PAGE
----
Chrystal Starbird, a third-year graduate student at Vanderbilt who got her start at UNC PREP, had been a strong undergraduate biology major at UNC but her grades reflected a life busy as a mom taking care of two young kids. After graduating in 2008, she worked as an associate biochemist at Pfizer. Two years later, Starbird received a call from Patricia Phelps, PhD, the first director of UNC PREP. Phelps told Starbird about the new program.
“We both thought that PREP would help me prove that I was a good student,” Starbird said. “It was an unbelievable, absolutely amazing program. I was mentored by great scientists. I took a great cell biology course. I went to my first conference.”
Starbird proved herself enough to get into Duke, Vanderbilt, and UNC. At Vanderbilt, she earned a National Science Foundation fellowship and published her first paper in Nature Chemical Biology; she’s now well on her way to writing her dissertation.
“I owe all the things I’ve accomplished to PREP,” Starbird said. “I tell that to Josh all the time.”
Keon Wimberly could say the same thing. He chose UNC’s PREP program for two reasons: it was in the South and it had great placement rates. “UNC just beat a lot of other PREP programs, in my opinion,” he said.
It’s true not all NIH PREP programs are created equal. For instance, some universities restrict students from joining certain labs. “UNC encouraged me to look around at different labs,” Wimberly said. “I requested to interview with Steven Gray [PhD] because gene therapy seemed perfect for me; I wanted to do something related to genetics and drug delivery. Turned out he had mentored a PREP student in the past.”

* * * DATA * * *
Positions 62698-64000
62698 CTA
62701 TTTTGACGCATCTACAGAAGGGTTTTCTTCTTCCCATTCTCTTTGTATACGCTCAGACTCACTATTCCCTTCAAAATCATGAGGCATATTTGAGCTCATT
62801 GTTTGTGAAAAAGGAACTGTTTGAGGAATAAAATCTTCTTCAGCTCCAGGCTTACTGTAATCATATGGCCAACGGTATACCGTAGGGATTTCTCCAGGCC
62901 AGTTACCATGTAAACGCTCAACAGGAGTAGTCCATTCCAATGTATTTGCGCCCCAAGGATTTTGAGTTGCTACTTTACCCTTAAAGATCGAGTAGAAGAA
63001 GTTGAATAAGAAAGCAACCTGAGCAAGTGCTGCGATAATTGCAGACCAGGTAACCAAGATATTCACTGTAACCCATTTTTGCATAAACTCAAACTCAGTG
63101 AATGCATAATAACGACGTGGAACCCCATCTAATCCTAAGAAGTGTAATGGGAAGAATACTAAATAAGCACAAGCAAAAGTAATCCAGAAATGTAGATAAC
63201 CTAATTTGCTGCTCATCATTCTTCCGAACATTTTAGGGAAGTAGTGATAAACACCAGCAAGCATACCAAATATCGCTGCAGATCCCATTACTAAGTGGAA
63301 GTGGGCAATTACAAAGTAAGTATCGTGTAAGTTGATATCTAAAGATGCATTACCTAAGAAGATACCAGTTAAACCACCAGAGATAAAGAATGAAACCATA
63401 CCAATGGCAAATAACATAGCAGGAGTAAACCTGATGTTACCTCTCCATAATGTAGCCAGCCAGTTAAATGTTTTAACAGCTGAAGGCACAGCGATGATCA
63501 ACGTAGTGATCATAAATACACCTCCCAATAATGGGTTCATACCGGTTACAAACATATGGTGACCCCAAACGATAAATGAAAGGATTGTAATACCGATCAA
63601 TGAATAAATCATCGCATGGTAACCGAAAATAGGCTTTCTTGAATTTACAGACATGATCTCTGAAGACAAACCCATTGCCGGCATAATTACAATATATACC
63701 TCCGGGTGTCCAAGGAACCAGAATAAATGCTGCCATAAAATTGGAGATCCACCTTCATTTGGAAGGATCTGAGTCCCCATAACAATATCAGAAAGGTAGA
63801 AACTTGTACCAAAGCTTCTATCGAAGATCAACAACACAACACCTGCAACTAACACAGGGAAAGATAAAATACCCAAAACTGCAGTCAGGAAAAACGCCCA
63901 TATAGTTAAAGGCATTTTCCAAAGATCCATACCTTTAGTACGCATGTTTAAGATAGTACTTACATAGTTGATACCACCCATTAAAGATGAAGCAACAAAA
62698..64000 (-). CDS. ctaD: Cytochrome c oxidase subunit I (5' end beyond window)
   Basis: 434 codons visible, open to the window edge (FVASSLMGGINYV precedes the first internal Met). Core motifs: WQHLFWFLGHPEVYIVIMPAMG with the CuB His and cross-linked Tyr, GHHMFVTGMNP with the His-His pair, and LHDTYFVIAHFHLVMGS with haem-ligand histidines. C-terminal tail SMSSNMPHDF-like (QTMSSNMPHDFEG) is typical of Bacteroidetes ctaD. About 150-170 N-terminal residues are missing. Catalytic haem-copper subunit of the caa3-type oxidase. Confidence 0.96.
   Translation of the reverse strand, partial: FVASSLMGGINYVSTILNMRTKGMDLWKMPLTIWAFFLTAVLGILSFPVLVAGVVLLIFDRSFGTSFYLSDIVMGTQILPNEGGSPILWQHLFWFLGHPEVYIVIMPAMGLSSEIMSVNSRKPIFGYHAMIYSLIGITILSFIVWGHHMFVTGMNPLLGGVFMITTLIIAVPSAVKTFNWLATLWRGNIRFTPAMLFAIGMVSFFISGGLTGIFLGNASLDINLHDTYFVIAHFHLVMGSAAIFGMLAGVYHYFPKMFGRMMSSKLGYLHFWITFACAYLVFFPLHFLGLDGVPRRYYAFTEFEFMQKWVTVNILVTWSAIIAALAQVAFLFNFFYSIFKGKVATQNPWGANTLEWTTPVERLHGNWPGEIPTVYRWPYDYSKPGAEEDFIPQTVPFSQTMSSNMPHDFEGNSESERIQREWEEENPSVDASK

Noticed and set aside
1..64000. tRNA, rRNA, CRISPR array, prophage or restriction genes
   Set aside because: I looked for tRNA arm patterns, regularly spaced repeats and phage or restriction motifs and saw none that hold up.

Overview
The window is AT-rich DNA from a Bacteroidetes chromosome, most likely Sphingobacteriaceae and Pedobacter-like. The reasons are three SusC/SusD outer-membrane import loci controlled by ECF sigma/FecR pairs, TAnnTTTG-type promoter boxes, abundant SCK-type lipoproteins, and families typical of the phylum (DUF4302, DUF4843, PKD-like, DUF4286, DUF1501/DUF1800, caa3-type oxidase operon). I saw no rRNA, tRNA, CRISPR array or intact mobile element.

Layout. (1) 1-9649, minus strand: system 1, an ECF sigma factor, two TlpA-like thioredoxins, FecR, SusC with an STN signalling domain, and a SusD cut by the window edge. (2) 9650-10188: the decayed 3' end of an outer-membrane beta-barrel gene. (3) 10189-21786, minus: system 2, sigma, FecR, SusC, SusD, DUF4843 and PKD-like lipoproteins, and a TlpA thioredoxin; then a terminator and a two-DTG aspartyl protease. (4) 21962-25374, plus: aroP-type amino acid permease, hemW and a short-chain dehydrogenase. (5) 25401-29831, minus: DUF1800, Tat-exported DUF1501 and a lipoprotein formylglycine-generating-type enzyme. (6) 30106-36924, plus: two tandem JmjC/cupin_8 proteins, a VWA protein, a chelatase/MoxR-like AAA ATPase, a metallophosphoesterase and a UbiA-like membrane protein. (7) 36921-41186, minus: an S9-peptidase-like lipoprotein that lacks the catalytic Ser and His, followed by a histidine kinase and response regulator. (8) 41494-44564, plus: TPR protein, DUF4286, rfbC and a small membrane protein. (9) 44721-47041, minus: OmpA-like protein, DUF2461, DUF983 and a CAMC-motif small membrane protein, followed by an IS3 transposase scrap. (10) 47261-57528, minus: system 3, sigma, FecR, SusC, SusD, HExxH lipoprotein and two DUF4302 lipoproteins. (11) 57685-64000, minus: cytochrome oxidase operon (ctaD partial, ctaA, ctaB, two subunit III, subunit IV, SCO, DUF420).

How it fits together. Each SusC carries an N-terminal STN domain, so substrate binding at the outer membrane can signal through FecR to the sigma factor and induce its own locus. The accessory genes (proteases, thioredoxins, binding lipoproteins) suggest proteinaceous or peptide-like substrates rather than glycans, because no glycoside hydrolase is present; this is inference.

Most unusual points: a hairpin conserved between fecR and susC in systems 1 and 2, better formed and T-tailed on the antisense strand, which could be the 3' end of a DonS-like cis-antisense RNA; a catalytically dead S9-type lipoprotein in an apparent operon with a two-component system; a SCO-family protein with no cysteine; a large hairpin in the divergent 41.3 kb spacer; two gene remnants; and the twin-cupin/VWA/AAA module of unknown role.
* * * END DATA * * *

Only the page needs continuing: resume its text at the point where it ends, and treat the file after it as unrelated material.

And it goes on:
Gray said, “In some ways, PREP students need to balance more things in their lives than do first-year graduate students. PREP students have to prepare for the GRE, take a class, schedule and go to a conference, do their lab work. When I write letters of recommendation, I can say that the PREP student has already balanced all of these things expected of them in grad school. It’s not about whether I think they can handle it; I’ve already seen them handle it.”
Gray, who is creating potential gene therapies for several diseases, had been a postdoctoral fellow under Jude Samulski, PhD, the director of the UNC Gene Therapy Center. Samulski, a star in the field gene therapy, had devised his first therapeutic delivery system while a grad student at the University of Florida. Fate, it seems, isn’t without a sense of symmetry. Wimberly decided to continue his study of genetics and drug delivery at Samulski’s alma mater after turning down Emory, Vanderbilt, USC, UCLA, the University of Colorado, and Alabama-Birmingham.
“PREP gave me a chance to grow as a scientist,” Wimberly said. “And it made me competitive. I went on nine interviews for graduate school thanks to PREP. All of us, I think, had our choices. The world was open to us.”
Though he was accepted into graduate school, Wimberly didn’t consider his mission accomplished.
“Keon’s research projects got off to a slow start due to his other PREP obligations,” Gray said. “But he’s got some good data now and he’s bound and determined to see them through. So he’s burning the midnight oil and pretty much living in the lab. He’s not coasting. He’s really determined. I think all the PREP students are really motivated.”